In search of extraterrestrial life, scientists have long ‘followed the water,’ pointing their telescopes at Mars, once a wet world with a temperate climate. Recently, the icy moons Enceladus and Europa have also gained considerable interest owing to their subsurface oceans. Yet, a recent discovery has pointed to a new astrobiological frontier, a planet so inhospitable, few believed it could harbor life.

With a dense, acidic atmosphere made up mostly of carbon dioxide, the surface of Venus boasts crushing pressures of over ninety times that of the Earth at sea-level, and can reach stifling temperatures of over 400°C. Yet, only 50 kilometers above its surface lies a layer of clouds where the temperature and pressure drop significantly, reaching levels comparable to those on Earth. This atmospheric region could potentially support a habitable zone for biological life.

Using the James Clerk Maxwell Telescope in Hawaii, an international team of scientists were searching for signatures of molecules indicating life in this layer when they detected phosphine gas. The atmospheric conditions on Venus do not supply enough energy to produce phosphine spontaneously. On Earth, phosphine is found, but it is produced by a different source: anaerobic microbes. With non-biological sources such as volcanoes and lightning insufficient to explain the high density detected on Venus, living organisms have become a possible answer.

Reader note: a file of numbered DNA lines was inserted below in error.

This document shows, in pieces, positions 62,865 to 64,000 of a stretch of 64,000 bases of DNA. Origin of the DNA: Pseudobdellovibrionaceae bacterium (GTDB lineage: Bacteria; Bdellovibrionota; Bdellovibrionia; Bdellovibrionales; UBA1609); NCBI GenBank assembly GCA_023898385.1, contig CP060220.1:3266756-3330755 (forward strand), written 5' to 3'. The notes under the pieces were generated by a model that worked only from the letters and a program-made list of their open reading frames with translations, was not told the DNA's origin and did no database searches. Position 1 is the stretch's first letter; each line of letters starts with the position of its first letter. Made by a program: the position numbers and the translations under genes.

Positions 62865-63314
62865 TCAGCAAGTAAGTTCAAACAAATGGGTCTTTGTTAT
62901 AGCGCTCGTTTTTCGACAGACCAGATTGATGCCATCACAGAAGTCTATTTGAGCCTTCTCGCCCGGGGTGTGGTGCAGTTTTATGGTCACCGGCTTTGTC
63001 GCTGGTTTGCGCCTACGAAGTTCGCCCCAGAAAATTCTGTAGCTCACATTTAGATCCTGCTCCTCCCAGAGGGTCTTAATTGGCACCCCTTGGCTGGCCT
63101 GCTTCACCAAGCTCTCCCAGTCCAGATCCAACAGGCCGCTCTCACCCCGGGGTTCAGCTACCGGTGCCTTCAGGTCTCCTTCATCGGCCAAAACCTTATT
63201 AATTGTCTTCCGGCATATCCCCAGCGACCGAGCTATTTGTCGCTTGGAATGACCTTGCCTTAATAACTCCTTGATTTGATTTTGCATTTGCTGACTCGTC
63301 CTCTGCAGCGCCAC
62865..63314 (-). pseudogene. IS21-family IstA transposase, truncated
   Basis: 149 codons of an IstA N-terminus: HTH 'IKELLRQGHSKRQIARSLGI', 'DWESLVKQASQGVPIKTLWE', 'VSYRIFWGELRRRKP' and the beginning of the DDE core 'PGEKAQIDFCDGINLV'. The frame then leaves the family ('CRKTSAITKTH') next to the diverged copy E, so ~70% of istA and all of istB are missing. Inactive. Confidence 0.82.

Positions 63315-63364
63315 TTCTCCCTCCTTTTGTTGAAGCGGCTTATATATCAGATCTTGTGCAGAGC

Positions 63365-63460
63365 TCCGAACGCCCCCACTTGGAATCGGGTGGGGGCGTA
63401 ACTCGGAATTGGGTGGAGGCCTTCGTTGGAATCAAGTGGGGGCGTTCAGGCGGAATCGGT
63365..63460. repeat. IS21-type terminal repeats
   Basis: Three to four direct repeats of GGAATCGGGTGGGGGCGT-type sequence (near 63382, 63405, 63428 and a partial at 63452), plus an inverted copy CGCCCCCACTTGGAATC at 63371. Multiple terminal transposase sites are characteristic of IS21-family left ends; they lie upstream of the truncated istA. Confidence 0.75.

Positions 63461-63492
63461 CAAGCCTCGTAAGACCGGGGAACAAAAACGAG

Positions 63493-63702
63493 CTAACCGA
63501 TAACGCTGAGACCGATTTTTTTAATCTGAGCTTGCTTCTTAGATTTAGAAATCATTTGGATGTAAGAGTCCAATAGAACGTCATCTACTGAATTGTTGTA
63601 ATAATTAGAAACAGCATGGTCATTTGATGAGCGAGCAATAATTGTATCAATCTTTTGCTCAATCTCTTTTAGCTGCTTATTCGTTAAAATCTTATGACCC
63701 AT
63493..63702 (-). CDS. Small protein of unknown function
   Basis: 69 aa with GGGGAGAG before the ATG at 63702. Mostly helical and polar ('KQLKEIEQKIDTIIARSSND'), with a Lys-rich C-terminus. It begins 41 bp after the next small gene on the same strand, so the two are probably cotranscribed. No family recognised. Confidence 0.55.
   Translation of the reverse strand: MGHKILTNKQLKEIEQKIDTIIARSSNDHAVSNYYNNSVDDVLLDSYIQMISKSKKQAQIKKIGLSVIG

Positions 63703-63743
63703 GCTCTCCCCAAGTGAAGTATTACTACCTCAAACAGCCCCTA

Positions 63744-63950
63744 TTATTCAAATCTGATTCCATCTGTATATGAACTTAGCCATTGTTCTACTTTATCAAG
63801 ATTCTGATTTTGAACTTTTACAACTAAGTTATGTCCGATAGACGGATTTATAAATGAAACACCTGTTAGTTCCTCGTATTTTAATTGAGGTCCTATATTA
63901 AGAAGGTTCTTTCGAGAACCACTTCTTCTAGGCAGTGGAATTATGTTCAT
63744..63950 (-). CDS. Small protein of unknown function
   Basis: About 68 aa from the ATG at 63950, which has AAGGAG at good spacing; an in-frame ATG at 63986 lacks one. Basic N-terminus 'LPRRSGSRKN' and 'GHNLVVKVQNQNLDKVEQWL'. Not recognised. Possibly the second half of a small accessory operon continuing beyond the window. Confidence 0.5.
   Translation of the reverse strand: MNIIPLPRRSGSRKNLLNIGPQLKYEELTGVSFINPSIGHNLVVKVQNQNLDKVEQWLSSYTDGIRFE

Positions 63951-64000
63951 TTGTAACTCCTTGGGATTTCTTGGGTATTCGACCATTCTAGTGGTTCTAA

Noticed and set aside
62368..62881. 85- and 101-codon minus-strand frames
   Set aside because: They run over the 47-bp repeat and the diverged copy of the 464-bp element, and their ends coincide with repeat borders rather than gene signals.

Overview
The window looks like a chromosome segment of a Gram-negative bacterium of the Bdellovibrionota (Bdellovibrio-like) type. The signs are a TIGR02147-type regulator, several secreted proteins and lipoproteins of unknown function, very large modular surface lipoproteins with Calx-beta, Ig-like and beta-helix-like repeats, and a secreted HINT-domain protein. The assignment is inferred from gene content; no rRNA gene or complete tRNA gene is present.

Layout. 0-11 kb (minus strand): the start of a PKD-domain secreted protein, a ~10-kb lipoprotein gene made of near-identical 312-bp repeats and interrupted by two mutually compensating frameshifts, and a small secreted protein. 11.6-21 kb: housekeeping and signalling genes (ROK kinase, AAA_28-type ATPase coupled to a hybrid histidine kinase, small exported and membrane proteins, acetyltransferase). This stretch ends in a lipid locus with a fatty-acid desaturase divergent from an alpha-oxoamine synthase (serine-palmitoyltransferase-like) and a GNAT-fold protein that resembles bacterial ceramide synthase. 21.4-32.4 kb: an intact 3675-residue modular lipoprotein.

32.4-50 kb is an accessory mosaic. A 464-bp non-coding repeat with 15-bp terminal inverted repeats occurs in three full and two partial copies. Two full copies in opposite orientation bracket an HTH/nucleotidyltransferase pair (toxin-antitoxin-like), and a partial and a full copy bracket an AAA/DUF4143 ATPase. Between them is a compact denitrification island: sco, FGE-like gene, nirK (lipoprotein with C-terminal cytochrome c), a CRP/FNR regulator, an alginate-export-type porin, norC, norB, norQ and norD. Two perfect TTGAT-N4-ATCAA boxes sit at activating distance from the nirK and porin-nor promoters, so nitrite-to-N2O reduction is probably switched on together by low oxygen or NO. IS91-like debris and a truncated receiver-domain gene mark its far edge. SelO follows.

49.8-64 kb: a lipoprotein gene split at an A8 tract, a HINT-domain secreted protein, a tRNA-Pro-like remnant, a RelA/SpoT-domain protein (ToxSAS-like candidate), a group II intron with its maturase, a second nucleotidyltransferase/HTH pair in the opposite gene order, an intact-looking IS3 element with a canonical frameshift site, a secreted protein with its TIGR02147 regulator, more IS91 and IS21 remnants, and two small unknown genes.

Scientists believe that Venus was once covered in water but suffered from a runaway greenhouse effect. As the planet dried up, microbes could have evolved protective outer layers to survive in the high-acid conditions, and could live airborne, riding the air currents. While this is an appealing hypothesis, the result is far from a definitive discovery of such extraterrestrial life. Even if life is not the source of Venus’s phosphine, however, the authors of the Nature Astronomy article have still discovered an unknown mechanism for phosphine production — a meaningful finding in its own right.

Professor Jane Greaves is an astronomer at Cardiff University, UK. This research was conducted in collaboration with 18 other researchers in the UK, USA, and Japan.

Managing correspondent: Melis Tekant

Original article: Phosphine gas in the cloud decks of Venus Nature Astronomy

Media coverage: Is there life floating in the clouds of Venus?BBC
Life on Venus?Astronomers See as Signal in its CloudsThe New York Times

Image credit: NASA

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